(If LotR was anything to go by, 5-armies will have too many named characters at the expense of never-released general combatants, but i hope they correct that imbalance).
Ruling out for argument's sake any battlepacks, we'd probably (depending on Peter Jackson's I-Heart-Elves slant) see a foot of the mountain/mountain watch-tower/mountain doorway located battle set, featuring Thorin, an Eagle perhaps, a handful of named characters (Bard/Legolas*cough*/Fili/Bolg perhaps) and some orcs.
It may get the Helm's Deep treatment, so a smaller:
5-armies reinforcements set
Featuring (annoyingly for army building) named characters (Dain?), Beorn, a dwarf soldier, couple more orcs.
Which leaves room for something unseen... something secret, something safe lol.
I'm in full agreement, I think bard shooting Smaug and 5 Armies have to be included, and I would assume they are the two larger sets, leaving the two smaller ones a mystery. I really can't think of another good scene for the smallest besides the throne room with the arkenstone...Hope we find out soon.
*** The Hobbit MOVIE/BOOK SPOILERS ***
Going off-topic. Went to the movies to see "Desolation" in IMAX 3D. Sigh. I was bored. I was prepared to see something changed from the book, but I didn't expect to be bored. One of the charms of the book was the dialogue. Peter Jackson's invented dialogue is giving Lucas a run for wooden. Although Howard Shore once again composed the music, it just didn't stir me. Almost upchucked my popcorn when Kate-from-Lost did the big healing scene. I don't understand why professional movie reviewers *mostly* gave it good reviews. "But be forewarned: Whether through ego, avarice, or unchecked enthusiasm, Jackson has entered deep into the realm of fan fiction. Indeed, having granted himself boundless license to reimagine, he seems to have begun reimagining even his own reimaginings. " Christopher Orr The Atlantic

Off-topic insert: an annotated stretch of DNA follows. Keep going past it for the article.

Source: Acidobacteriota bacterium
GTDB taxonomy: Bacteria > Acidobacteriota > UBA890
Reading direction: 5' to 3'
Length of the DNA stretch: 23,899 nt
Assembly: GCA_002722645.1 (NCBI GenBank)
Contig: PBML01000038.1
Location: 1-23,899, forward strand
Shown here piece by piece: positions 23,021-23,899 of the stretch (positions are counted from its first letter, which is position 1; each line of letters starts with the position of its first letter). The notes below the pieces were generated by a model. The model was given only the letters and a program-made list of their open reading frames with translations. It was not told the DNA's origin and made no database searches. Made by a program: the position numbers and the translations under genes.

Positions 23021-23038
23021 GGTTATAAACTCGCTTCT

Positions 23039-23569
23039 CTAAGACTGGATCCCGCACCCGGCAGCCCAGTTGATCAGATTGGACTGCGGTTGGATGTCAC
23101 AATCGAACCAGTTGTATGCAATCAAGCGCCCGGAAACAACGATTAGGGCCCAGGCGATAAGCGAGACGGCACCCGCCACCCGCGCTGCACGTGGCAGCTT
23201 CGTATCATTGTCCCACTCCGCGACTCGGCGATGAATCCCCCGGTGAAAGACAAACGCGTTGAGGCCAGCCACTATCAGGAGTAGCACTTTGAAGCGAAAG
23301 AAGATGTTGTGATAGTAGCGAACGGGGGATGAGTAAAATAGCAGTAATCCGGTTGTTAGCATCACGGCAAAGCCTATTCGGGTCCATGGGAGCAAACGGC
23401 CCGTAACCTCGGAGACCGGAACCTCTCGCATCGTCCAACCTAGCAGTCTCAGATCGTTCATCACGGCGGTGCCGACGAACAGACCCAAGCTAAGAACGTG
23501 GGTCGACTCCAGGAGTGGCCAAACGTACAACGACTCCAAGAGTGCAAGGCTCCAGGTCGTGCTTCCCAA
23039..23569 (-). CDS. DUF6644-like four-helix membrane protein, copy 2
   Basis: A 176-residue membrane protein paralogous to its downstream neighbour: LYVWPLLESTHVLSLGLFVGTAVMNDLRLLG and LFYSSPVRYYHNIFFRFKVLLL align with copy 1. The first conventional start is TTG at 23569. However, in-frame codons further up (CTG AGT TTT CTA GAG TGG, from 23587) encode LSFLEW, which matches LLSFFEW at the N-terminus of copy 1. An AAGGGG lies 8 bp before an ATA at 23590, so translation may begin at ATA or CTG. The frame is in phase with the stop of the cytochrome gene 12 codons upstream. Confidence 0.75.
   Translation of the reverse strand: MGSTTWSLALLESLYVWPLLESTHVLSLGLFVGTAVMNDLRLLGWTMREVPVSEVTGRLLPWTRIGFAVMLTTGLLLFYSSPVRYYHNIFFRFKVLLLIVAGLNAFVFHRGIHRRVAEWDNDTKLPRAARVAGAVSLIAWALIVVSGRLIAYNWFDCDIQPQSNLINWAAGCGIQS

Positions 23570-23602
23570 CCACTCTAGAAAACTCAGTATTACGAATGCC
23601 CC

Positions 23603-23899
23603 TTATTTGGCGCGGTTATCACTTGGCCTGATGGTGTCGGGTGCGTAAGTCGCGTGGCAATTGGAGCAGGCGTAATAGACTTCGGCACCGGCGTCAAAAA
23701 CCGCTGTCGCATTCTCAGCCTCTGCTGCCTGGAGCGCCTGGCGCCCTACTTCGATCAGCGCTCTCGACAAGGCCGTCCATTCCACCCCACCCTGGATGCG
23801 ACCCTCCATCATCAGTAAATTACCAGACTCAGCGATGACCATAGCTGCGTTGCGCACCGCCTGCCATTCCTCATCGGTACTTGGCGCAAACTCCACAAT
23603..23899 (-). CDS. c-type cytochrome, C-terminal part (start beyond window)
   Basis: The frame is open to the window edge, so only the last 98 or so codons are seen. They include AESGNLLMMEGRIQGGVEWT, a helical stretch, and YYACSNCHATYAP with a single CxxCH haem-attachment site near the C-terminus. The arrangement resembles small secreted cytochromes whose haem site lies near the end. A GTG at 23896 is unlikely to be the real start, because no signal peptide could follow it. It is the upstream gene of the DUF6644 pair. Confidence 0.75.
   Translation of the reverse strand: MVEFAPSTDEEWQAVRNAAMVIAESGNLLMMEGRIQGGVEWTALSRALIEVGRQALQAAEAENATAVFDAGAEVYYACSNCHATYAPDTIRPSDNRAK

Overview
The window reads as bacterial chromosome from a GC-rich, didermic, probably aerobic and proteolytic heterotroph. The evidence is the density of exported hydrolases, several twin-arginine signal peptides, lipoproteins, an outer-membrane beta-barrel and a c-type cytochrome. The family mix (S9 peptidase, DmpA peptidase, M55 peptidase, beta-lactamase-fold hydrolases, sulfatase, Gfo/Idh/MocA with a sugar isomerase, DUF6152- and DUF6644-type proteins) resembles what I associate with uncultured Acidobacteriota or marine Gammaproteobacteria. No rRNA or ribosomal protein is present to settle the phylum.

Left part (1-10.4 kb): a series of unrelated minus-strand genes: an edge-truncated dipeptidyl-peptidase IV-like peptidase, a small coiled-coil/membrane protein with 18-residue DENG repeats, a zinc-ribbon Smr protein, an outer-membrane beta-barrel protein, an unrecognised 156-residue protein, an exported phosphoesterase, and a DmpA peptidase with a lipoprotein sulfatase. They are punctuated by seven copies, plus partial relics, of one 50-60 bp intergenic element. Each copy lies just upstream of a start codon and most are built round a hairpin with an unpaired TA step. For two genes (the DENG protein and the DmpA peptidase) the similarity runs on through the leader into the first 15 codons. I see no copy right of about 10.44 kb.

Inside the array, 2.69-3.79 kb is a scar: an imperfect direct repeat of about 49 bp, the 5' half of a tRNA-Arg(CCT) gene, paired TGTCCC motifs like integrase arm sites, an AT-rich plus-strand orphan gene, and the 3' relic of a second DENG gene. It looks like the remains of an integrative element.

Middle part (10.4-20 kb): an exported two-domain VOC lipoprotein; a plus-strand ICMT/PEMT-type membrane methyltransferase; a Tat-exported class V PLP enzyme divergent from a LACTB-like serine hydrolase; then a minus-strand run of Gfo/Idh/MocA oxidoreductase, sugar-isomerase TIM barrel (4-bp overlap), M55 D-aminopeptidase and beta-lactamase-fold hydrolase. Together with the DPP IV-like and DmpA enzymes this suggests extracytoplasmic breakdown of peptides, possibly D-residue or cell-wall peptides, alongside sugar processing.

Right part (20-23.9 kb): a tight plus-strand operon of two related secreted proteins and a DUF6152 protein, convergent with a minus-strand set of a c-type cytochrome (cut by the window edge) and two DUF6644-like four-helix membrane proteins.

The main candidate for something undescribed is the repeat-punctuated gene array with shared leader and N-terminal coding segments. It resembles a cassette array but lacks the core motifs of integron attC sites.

On topic: I have low expectations for the final four Hobbit sets. @legomatt, I think your guesses are good. The $129.99 set the Battle of the Five Armies. The $59.99 Smaug vs Bard and the tower with the *f-cough* Arrow of Jackson-made-up-Doom. Crossing my fingers for a brick-built Smaug. The $29.99 sounds like it could be an add-on to the mountain battle scene with some army builder orcs.
I very much hope we are done with Dol Guldor.
@TheMurmur the small set does lend itself to the something hidden theme we had from #79000 and #79005 at the same price point. An throne room and an Arkenstone sounds likely with Thorin & Bilbo again.
TLG please, please surprise me with one last UCS Lord of the Rings set worthy of the license.